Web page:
N

The Nichols Collection of Virginia Courthouses

C1:179
1965-1970
643 35mm slides, 45 postcards, 98 prints, assorted booklets/pamphlets/travel brochures/maps, 1 travel notebook

Southampton County Courthouse

27 March 1968

Charlotte Shaver Nichols (1911-1999) of Arlington and her assistant Pansy Wiltshire (1905-1998) set out to photograph all 96 Virginia courthouses between 1966 and 1970 in anticipation of publishing a book. According to a write up in the Byron Weston Record, Vol. 45, No. 3, the original collection contained 360 slides of courthouses.

Charlotte, or Lottie as she was known to her family, was born in Prince William in 1911 and lived in Fauquier as a child. She graduated from Oakton High in Fairfax and then lived in Alexandria as a young woman. She married a physician, Harold Nichols, and they lived in an apartment building in south Arlington overlooking Four Mile Run, just north of the City of Alexandria.

Pansy Wiltshire was a friend of Charlotte’s who lived in Arlington and worked for the federal government at the Federal Communications Commission. She accompanied Charlotte on many of the courthouse trips and can be seen in a few candid shots, along with Ms. Nichols, in the courthouse series.

After Lottie died in 1999, one of her sisters, Dorothy Shaver Harrington Yancey, received her courthouse project collection, as well as her slides. Dorothy willed the collection to the Virginia Bar Association where they declined the gift and returned part of the collection to the estate, which … Read the rest

National High Altitude Photography (NHAP) and National Aerial Photography Program (NAPP) Collection

C1: 175
1980–1991

883 photographic prints, approx. 19.5 x 19.5 inches

C1:175

These large-format aerial photographs cover extensive portions of Virginia, and include parts of the bordering states of North Carolina, Maryland, and West Virginia. They were produced as part of efforts coordinated by the U.S. Geological Survey to provide cloud-free aerial photography coverage of the United States for use by state and federal agencies.

The National High Altitude Photography program (NHAP) photographs were taken from an altitude of 40,000 feet. Each image covers approximately 68 square miles.

The National Aerial Photography Program (NAPP) photographs were taken from an altitude of 20,000 feet, and each image covers approximately 32 square miles.

Both groups were taken with color infrared film, which renders most of the vegetation in red or magenta.

Arrangement and access:

The NHAP set includes 629 photographs taken from 1980 to 1986. The NAPP set includes 254 photographs taken from 1989 to 1991. Both sets are organized by a film roll number followed by a frame number (example: 513-171 is Roll 513, Frame 171). Roll and frame numbers as well as photography dates are printed on the images. Inventories have been created for both sets, searchable by state/county and by roll/frame numbers. These inventories also include latitude and longitude data for each photograph.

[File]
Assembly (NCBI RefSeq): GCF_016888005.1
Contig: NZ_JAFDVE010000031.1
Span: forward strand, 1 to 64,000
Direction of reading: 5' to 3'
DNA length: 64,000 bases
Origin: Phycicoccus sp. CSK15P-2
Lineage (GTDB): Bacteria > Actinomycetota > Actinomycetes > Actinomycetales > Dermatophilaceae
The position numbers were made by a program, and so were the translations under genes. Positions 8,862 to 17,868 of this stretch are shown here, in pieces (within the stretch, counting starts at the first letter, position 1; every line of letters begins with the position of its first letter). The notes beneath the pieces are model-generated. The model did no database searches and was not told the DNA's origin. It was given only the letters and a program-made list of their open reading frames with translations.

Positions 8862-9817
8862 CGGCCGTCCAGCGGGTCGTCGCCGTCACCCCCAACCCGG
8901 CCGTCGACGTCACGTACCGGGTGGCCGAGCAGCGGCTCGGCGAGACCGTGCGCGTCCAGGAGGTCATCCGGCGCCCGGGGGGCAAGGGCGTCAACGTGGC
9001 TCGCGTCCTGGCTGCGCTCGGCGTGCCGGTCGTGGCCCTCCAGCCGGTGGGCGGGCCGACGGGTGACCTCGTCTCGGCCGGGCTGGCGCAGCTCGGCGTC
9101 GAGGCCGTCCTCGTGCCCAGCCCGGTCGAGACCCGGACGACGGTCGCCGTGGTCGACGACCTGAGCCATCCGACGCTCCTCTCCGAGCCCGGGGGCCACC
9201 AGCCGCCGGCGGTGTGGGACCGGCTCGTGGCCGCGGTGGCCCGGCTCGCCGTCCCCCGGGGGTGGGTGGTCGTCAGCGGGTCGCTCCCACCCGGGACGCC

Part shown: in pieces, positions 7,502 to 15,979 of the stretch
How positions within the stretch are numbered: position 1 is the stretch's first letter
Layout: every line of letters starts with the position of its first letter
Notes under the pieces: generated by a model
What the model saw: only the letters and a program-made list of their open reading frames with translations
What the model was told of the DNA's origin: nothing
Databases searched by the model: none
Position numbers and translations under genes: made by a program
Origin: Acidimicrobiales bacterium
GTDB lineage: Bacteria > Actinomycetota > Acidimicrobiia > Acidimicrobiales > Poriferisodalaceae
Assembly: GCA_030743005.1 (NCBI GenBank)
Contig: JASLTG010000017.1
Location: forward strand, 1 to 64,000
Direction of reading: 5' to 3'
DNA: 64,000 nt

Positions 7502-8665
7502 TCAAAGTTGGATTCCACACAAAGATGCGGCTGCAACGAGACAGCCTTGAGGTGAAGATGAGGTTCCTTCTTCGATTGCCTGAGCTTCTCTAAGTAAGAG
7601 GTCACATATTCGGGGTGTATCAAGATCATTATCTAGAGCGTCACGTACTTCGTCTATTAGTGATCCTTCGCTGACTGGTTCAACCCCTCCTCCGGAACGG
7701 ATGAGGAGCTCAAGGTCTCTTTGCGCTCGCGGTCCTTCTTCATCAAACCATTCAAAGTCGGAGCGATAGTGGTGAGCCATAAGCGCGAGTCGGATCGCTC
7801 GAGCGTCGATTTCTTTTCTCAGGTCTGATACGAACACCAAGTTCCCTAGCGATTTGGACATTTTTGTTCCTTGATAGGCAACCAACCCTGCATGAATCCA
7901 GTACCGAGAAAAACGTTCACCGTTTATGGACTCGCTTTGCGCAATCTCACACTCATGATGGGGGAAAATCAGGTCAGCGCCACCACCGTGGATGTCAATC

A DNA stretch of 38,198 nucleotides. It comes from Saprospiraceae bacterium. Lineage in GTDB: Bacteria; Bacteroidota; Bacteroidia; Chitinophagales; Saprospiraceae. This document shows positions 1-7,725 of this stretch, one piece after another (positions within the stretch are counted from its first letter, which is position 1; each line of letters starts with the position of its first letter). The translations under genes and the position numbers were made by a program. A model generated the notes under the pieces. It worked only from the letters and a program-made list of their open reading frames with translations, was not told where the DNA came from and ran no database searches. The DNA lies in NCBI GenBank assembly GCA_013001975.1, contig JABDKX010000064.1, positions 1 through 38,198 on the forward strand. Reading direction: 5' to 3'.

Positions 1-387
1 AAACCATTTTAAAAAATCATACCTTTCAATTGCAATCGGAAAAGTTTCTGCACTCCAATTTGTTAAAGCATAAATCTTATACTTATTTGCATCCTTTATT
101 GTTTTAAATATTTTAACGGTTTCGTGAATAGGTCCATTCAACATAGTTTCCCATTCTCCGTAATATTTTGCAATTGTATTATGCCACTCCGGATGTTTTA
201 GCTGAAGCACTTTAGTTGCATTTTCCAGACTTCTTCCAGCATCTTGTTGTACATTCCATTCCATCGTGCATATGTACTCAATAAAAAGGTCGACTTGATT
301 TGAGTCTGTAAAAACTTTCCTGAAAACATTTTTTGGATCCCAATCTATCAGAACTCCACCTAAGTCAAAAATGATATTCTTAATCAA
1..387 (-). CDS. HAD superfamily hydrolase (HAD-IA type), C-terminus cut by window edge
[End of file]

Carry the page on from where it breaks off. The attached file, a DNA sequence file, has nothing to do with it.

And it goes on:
Provenance:

Transferred from the Virginia Department of Conservation and Recreation, 2012.

Read the rest

1939 New York World’s Fair Photograph Collection

C1: 001
ca. 1939
211 albums, many in duplicate and some in triplicate, 3,031 unique images

C1:001 1939 New York World’s Fair Photograph Collection.

Touted as the largest and most magnificent exposition of all time, the New York World’s Fair opened at Flushing Meadow in April 1939. In the Court of States, one exhibition was strikingly different from the rest: the Virginia Room, “an island of quiet” amid the fair’s raucous and more sensational attractions. Leslie Cheek, Jr., designer of the Virginia Room, and his team of artists developed a plan for a spacious circular lounge with the visitor’s focus drawn to an ornamental fountain theatrically lit from above and below. Around the fountain’s statue—an allegorical representation of the “Spirit of Virginia” drawing water from the clouds—were clipped boxwoods and a series of deep cushioned seats and low tables. Cheek remarked that a visitor to the Virginia Room should find “an intelligently arranged display, free of ballyhoo and high pressure salesmanship.” The design offered tired fairgoers a place to sit, a chance to enjoy a complimentary glass of ice water served by a white-jacketed waiter, and an array of large photograph albums prepared by the Virginia State Chamber of Commerce.

Taken together, the Virginia Room albums can be thought of as a sprawling infomercial for the state, promoting it as a place not just of historic shrines and natural beauty, but as one of scientific, … Read the rest